Saturday, 18 February 2017

Some Assembly Required ...

I don't always get chance to publish every design I work on, mostly as time simply does not allow for me to get the data together. One design I did publish, coming up to 4 years ago has produced some interesting prints.
Minecraft Creeper - With Movable Head

The original intent of the Creeper design was to establish some design rules around spring clips and clearances; whilst engaging my kids in engineering design, production, sales & marketing. I also wanted to investigate how the home tool set I had available, would lend its self to reverse engineer an existing design and allow subsequent iteration into a customised version.

The reverse engineering led me to an early version of  Solverring's InStep (Now Rev 2), Meshlab (Dec 2016 update available), FreeCad (Now Rev 0.16) and of course Netfabb (now owned by Autodesk). I published the design supported with descriptions of the process and limitations. As I hadn't seen anything similar and the separation of the two body parts allowed an improvement in part quality, although with some if limited impact on print time and filament consumption over the parent.


With some absolutely gorgeous colours used to print a Minecraft Creeper, here are two of the more unusual Minecraft Creeper prints people have been kind enough to post about:

Coming in at 260 mm (10 Inches)! Needing "around 270g of filament. Print time was around 24/25 hours"
By Saij make:289112


Coming in at  37,5 mm (1.5 Inches)!
By konn4x4 make:296560


Thanks to everyone posting pictures, I really enjoy seeing what you have made.

Sunday, 23 October 2016

Arduino Sealed Case...


Arduino case (in the case shown for a Leonardo)


Arduino Case
An IP65 possibly to IP68 case for Arduino foot print PCB's

This is a bit of a tidy up post as I promised I would post these designs for the Greenpower project. There will be a follow up posts on the sensor cases and Arduino Mega case that we finally used, as well as the Raspberry Pi Web server case which links the vehicle telemetry to the clients web viewers used to monitor vehicle performance.

This unit was used in our Greenpower F24+ race car project (http://www.greenpower.co.uk/), as the prototype and test data logger. It is also used for general Arduino and PicAxe projects.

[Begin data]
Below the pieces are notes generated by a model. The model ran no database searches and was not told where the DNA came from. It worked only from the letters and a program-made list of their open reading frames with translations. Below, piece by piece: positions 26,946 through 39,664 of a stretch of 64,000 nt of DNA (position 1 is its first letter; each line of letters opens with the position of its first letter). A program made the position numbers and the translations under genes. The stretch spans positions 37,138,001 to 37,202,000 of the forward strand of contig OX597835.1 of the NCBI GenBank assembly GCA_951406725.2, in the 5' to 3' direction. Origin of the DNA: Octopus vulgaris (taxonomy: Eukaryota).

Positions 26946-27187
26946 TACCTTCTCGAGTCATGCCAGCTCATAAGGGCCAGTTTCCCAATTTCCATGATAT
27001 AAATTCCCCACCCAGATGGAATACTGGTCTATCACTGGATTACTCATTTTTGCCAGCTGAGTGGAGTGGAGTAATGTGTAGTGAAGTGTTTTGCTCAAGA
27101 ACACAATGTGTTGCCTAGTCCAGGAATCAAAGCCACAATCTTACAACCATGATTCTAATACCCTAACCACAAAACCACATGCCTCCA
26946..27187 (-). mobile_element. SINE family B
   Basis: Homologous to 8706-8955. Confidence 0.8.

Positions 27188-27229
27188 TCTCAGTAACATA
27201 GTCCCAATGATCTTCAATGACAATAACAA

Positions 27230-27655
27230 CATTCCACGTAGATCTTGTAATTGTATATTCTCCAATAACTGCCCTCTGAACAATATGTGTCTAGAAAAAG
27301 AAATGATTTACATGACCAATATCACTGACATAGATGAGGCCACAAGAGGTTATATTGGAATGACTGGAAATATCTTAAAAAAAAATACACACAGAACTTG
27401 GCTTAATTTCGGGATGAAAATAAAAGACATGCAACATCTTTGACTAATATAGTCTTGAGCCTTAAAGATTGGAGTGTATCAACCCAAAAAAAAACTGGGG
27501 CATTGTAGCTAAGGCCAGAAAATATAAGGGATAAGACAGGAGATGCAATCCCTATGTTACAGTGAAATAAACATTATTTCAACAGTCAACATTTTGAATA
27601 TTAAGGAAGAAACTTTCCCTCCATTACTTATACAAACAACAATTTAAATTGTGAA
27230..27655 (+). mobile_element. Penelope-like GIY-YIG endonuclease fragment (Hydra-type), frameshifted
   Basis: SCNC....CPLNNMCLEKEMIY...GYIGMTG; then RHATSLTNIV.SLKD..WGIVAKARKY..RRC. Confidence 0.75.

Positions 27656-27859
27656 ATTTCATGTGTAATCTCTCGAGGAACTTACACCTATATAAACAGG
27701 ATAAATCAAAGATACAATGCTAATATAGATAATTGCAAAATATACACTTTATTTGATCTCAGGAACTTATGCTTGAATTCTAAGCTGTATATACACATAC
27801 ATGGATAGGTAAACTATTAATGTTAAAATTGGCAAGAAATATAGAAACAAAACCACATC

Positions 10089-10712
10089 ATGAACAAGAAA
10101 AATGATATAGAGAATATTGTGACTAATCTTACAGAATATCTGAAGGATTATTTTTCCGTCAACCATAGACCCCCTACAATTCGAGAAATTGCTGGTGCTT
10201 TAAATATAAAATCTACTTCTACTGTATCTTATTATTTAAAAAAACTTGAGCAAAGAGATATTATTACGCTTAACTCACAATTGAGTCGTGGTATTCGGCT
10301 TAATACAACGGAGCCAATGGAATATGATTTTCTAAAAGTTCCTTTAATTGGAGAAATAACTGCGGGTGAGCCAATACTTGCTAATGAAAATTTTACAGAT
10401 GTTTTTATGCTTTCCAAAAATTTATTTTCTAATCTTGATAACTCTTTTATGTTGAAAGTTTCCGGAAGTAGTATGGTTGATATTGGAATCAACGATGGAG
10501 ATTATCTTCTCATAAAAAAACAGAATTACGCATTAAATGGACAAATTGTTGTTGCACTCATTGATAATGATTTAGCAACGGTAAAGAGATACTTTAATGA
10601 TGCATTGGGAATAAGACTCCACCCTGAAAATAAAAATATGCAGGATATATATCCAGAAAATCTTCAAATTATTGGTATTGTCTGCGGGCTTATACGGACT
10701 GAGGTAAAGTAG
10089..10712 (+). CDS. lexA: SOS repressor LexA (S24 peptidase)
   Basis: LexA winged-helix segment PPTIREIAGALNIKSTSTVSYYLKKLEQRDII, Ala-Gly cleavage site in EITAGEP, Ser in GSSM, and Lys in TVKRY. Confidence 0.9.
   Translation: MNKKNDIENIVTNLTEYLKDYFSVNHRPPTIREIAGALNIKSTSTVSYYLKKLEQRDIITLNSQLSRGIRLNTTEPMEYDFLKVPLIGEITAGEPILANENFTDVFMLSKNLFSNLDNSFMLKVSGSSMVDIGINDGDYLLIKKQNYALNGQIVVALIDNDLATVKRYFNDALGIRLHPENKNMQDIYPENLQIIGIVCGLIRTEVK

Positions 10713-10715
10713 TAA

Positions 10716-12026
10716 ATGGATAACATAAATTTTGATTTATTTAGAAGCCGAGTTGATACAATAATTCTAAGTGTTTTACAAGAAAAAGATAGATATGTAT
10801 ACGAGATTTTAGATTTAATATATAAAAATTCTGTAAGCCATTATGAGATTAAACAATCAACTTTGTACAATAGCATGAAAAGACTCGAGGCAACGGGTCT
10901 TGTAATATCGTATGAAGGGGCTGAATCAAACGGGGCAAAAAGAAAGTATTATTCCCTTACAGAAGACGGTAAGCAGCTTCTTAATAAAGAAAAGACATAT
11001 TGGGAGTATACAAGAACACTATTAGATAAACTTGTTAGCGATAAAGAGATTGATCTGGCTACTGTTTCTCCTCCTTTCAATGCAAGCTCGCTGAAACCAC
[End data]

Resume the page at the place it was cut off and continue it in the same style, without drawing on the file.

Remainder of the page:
Sealing peas used for cable exist are AMP Supereal 1.5 peas Radio Spares (rswww.com) RS Stock No. 314-1176 TE Connectivity Mfr. Part No. 281934-4 (http://uk.rs-online.com/web/p/connector-wire-interface-seals/3141176/). When fitting pea seals, ensure the holes are the correct sizes and lubricate with soap to permit insertion. Alternatively use your favourite silicone sealant in place of pea seals. To restrain the cable internally use a cable tie or similar.

This case ( without with the test USB access port ) has run in 4 races in the rain and been left out doors in a tool shed over the winter. When correctly printed the case is dust, spray and splash proof.


If you have poor or incorrect layer bonding or poor seam re-starts, consider spraying the case with a plastic filler or otherwise treating the surfaces for improved performance. As the volume of the interior is considerable there may be some minor pumping action through cables passing into the case if cable ends are not sealed.

The ends are printed separately to allow different features (sensors, indicators, switches cables etc) to be added or removed as necessary. Printing an additional slightly modified version of the centre section allows an Arduino Mega 256 to be housed using the same set of components.

Recommend stainless steel screws and nuts if the item is expected to get wet.
An elastomer bumper is included in the STL files which was used to protect the module ends. This optional item is not recommended where full sealing is required.

STEP files are included in a ZIP file to permit easier modification where needed
Note you should take your own steps to validate sealing integrity as printing quality can be so variable.

See http://www.thingiverse.com/thing:1845763